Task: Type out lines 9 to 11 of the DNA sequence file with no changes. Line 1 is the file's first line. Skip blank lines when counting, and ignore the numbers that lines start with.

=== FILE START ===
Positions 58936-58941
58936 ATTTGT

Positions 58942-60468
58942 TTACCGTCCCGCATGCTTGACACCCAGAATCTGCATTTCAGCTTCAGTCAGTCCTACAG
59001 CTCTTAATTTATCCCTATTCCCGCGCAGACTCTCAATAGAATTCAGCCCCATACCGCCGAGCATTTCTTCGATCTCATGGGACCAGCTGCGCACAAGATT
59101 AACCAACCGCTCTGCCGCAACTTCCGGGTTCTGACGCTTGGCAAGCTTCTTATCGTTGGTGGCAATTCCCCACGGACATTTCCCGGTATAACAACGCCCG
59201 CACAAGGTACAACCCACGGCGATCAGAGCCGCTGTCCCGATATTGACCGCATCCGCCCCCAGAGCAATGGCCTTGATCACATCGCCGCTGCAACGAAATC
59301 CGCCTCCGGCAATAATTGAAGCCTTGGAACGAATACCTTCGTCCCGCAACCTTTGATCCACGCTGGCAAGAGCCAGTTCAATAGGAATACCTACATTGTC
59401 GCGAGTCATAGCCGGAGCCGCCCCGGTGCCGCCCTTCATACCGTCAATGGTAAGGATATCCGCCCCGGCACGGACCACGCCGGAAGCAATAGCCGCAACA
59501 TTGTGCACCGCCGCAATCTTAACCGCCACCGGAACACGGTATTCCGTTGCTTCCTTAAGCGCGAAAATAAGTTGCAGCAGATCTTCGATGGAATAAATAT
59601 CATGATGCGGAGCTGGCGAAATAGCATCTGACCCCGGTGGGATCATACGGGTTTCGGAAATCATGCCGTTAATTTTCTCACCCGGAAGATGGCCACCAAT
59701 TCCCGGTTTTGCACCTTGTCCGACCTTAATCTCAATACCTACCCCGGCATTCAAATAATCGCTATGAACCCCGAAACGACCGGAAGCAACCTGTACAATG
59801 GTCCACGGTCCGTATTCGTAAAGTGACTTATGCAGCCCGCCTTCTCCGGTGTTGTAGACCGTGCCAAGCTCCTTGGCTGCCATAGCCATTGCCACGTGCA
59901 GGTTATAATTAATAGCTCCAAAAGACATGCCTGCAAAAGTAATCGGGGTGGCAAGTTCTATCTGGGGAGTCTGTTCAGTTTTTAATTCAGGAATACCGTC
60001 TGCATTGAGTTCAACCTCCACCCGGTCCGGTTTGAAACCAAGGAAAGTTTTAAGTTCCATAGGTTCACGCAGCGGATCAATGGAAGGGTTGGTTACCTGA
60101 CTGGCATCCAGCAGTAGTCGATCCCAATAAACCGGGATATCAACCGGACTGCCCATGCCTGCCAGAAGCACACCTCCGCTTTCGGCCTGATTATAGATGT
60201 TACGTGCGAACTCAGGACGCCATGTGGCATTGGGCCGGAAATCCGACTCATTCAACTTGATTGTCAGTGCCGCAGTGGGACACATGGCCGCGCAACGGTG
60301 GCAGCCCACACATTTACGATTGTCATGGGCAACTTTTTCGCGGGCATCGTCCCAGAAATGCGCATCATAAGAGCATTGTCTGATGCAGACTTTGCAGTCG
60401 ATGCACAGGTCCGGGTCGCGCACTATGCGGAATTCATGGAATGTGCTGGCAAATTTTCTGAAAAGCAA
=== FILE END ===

59401 GCGAGTCATAGCCGGAGCCGCCCCGGTGCCGCCCTTCATACCGTCAATGGTAAGGATATCCGCCCCGGCACGGACCACGCCGGAAGCAATAGCCGCAACA
59501 TTGTGCACCGCCGCAATCTTAACCGCCACCGGAACACGGTATTCCGTTGCTTCCTTAAGCGCGAAAATAAGTTGCAGCAGATCTTCGATGGAATAAATAT
59601 CATGATGCGGAGCTGGCGAAATAGCATCTGACCCCGGTGGGATCATACGGGTTTCGGAAATCATGCCGTTAATTTTCTCACCCGGAAGATGGCCACCAAT